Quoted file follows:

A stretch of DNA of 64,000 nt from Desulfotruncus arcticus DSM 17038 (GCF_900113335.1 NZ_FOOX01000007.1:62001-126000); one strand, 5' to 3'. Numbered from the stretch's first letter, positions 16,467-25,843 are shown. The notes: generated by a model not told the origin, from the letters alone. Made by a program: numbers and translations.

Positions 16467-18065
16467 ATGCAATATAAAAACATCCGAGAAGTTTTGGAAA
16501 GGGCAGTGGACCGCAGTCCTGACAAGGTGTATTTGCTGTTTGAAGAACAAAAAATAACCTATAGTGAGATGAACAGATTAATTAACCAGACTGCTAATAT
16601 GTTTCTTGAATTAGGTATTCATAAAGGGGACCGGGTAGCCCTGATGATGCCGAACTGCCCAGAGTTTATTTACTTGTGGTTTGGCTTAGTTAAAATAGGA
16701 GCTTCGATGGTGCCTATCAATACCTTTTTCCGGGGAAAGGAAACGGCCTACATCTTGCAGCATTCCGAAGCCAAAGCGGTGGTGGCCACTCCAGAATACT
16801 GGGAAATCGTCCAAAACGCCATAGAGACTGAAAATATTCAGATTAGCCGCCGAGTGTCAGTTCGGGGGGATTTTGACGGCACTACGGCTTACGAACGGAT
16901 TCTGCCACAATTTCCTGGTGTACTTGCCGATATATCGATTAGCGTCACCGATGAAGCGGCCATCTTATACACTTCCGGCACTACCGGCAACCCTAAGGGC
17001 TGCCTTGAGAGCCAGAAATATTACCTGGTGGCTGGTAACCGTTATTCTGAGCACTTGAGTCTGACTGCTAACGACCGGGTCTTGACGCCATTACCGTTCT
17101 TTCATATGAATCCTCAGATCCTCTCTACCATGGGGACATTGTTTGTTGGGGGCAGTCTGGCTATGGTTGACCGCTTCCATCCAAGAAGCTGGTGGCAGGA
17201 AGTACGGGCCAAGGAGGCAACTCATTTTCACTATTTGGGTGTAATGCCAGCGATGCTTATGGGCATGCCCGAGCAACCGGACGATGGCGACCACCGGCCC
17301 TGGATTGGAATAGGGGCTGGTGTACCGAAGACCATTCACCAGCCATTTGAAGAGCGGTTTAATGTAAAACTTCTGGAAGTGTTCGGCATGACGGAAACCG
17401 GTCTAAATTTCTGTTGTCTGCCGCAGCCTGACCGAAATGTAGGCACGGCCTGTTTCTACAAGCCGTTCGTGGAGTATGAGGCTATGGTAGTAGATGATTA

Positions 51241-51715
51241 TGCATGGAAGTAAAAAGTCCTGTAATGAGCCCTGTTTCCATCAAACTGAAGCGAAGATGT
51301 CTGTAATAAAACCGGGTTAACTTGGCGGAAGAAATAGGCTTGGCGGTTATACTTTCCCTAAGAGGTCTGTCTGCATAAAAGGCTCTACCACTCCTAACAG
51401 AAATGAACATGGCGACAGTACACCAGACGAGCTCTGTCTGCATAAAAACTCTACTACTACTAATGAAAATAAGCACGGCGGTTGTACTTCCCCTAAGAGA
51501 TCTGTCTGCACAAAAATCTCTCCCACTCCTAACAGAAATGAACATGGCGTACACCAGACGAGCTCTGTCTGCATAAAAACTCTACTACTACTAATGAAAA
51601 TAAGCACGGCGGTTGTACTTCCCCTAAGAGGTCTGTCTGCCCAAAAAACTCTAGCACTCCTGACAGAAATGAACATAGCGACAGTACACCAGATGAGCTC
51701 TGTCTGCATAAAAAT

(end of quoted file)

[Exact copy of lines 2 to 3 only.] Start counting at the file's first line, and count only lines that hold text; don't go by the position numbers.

Positions 16467-18065
16467 ATGCAATATAAAAACATCCGAGAAGTTTTGGAAA